3. Store in a dark place for a month. Give the jars a good shake every couple of days to help the infusion process.

4. When the infusion flavor is to your taste, strain the moonshine through cheesecloth to remove the fruit. Store the fruit-infused moonshine in a fresh new jar. Serve over ice for a refreshing strawberry moonshine cocktail with a kick.

How to make apple pie moonshine

There's a subtle difference between apple pie moonshine and applejack moonshine, although you can make the first by using the second.

How to make applejack moonshine involves mixing up a fruit mash and then distilling the wash to your preferred proof. Infusing classic apple pie spices into that final applejack shine turns it into evocative, fragrant apple pie moonshine.

If you'd like to whip up some of this tasty brew more quickly, check out the recipe below.

  • 1 qt. apple cider
  • 1 qt. apple juice
  • 1/3 cup sugar
  • 2/3 cup brown sugar
  • As many cinnamon sticks needed per mason jar
  • 1 1/2 cups 151 proof Everclear or moonshine for a 40 proof recipe, scale up for stronger proof

1. Heat the cider and juice and add sugar until fully dissolved. Cool the liquid and add moonshine.

2. Fill mason jars to the top and add a cinnamon stick to each. The sweetly-flavored moonshine can be served immediately, but aging for a few weeks infuses a stronger cinnamon taste.

How to make lemonade moonshine

Nothing tastes better on a hot summer day than a frosty glass of lemonade. moonshine. Gather your friends and chill out with this simple, sugary-tangy recipe.

  • 6 cups of water
  • 2 cups white sugar
  • 2 cups lemon juice, freshly squeezed is best (about 8 lemons)
  • 2-3 cups moonshine or Everclear (depending on strength you want)
  • Mason jars as necessary

1. Warm the water, lemon juice, and sugar until the sugar is dissolved.

2. Let cool and add the moonshine to the strength desired.

3. Pour the whole mix into mason jars.

4. Chill and serve up as soon as it's frosty-cold.

How to make lemondrop moonshine

Remember the sweet-sour taste of a hard candy lemon drop on your tongue? A gulp of this recipe will put a new shine on all those wonderful, summery, childhood memories.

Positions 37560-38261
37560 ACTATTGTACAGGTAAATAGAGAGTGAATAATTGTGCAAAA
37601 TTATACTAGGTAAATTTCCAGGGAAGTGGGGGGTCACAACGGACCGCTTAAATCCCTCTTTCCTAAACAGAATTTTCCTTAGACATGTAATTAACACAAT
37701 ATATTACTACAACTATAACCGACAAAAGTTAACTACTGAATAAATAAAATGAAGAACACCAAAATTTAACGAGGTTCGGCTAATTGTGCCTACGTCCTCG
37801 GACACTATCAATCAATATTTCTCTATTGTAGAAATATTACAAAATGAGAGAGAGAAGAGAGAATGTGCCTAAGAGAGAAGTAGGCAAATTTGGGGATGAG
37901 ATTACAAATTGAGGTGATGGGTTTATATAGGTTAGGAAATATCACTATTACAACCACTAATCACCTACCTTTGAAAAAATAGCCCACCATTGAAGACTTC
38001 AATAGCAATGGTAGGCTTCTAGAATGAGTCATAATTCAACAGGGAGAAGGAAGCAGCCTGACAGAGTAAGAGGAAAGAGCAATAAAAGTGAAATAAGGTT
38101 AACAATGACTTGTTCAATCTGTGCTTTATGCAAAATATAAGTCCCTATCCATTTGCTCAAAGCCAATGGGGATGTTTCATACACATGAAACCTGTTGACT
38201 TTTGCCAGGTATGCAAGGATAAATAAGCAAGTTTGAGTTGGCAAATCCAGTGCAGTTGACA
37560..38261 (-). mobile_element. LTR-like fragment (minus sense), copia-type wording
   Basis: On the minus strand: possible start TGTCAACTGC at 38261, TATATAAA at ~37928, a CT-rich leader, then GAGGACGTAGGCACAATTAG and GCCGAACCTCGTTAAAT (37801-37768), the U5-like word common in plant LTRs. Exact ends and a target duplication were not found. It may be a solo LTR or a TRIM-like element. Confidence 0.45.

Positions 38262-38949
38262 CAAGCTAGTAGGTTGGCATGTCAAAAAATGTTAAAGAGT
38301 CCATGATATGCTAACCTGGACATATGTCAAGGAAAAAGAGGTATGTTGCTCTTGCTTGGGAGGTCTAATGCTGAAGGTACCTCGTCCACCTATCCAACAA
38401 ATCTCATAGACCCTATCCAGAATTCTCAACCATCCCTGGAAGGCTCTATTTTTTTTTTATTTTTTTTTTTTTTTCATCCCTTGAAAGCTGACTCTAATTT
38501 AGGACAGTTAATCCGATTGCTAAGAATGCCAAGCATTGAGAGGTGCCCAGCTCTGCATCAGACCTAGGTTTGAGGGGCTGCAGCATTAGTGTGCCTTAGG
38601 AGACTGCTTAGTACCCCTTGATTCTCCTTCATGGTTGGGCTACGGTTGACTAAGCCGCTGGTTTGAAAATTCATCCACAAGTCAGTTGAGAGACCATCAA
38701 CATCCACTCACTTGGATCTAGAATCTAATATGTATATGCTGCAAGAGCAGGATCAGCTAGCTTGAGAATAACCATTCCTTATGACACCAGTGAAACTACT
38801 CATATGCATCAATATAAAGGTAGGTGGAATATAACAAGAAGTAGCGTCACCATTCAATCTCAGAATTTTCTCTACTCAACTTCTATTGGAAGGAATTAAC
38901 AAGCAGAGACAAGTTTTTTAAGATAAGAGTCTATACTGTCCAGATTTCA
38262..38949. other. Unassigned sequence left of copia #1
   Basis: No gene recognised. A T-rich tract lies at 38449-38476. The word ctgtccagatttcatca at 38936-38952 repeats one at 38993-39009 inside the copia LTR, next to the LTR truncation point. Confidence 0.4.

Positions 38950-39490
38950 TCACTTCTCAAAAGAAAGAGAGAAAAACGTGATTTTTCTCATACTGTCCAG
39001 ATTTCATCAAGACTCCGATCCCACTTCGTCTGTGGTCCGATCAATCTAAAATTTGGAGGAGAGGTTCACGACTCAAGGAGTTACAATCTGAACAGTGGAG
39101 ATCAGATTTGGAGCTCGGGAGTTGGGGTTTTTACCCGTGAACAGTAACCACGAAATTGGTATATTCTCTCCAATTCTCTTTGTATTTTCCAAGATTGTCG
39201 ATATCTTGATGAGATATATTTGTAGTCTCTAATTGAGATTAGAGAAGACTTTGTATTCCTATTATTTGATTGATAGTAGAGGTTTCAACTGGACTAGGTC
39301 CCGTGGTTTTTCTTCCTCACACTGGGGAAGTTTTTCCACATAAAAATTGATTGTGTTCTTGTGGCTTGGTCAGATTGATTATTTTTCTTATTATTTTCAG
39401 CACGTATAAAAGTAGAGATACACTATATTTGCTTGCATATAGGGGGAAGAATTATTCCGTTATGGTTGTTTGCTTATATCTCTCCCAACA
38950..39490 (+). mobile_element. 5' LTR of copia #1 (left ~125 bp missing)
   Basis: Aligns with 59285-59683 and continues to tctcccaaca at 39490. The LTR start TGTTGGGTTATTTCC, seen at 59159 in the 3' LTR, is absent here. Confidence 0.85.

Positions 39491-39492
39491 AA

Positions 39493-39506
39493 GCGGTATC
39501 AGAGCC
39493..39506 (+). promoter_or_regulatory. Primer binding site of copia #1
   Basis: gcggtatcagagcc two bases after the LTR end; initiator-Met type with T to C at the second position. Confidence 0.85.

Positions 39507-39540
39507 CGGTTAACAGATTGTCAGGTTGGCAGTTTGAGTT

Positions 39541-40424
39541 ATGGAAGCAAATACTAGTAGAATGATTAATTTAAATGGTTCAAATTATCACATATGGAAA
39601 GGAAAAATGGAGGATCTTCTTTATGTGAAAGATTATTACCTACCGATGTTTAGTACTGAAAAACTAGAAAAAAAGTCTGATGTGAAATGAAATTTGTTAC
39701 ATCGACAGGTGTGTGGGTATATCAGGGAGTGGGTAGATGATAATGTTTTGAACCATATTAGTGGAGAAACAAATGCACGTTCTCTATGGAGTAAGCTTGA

• 6 cups water
  • 2 cups moonshine or Everclear
  • 2 cups sugar
  • 2 cups lemon juice, squeezed from 8 big lemons
  • 4-6 of hard candy lemon drops

1. Dissolve the sugar in warm water, let cool and add the rest of the ingredients.

2. Divide the volume among mason jars and drop a couple of lemon drops in each jar. This can be served immediately or left to infuse a stronger candy-lemon flavor.

How to make watermelon moonshine

The question of how to make flavored moonshine can be answered in several ways. Like any fruit, watermelon can be used to make a fruit mash, the result of which can then be distilled into a subtle, strong, and authentic shine well worth the wait. If you'd rather have results more quickly, go ahead and stir up this watermelon moonshine cocktail.

  • 2 shots of moonshine or Everclear
  • 1 cup of cubed seedless watermelon
  • Juice from 1 lemon
  • 1/2 cup of lemonade
  • Seltzer to taste
  • Ice

1. In a large cocktail shaker combine a cup of crushed ice, 8-10 bite-sized cubes of watermelon, the fresh lemon juice, and the moonshine.

3. Add lemonade, a splash of seltzer if you like fizz, and pour into two glasses to serve.

How to make honey moonshine

Honey moonshine is more colloquially known as "honeyshine," and it's a favorite of distillers everywhere. Basically, brewers make a honey mead through fermentation of a honey-based mash and then distil the wash to a higher purity and proof.

1. Stir 1-gallon honey into 3 gallons water in a large pot to 160 degrees or so until dissolved.

2. Add the remaining water, cool it all to 70 degrees and then add the yeast.

3. Pour the resulting mash into a fermentation jar, like a 5-gallon glass carboy, cover the mouth with cheesecloth, and let ferment until bubbling stops.

4. Distill to desired purity.

How to make blueberry moonshine

This delicious blueberry moonshine has a kick that will ignite your taste buds and bring on that country home feeling.

  • 1/2 gallon blueberry juice
  • 1 tub of blueberries, washed
  • Cinnamon sticks
  • 1 cup brown or white sugar
  • 1 can blueberry pie filling
  • 750 ml. Everclear (190 or 151 proof depending on the kick you want) or moonshine
  • 2 tbsp. vanilla extract

1. Warm up the blueberry juice, blueberries, and cinnamon sticks in a large pot, then slowly add the sugar and blueberry pie filling.

2. Simmer for about a half an hour, then turn off the heat and let it all cool.

3. Add the moonshine and the vanilla extract and pour into mason jars to infuse for a few days.

How to make pineapple moonshine

Got an old crock pot buried in the back of your garage? Take it out and put it to good use! Check out this super-simple crock-pot recipe for pineapple moonshine.

  • 1.75 quarts canned pineapple juice
  • 2 cups sugar
  • 750 ml. moonshine or Everclear

1. Heat the juice and the sugar (stir to dissolve) in the crock pot for 2 hours, on a low setting.

2. Cool to room temperature and stir in the moonshine.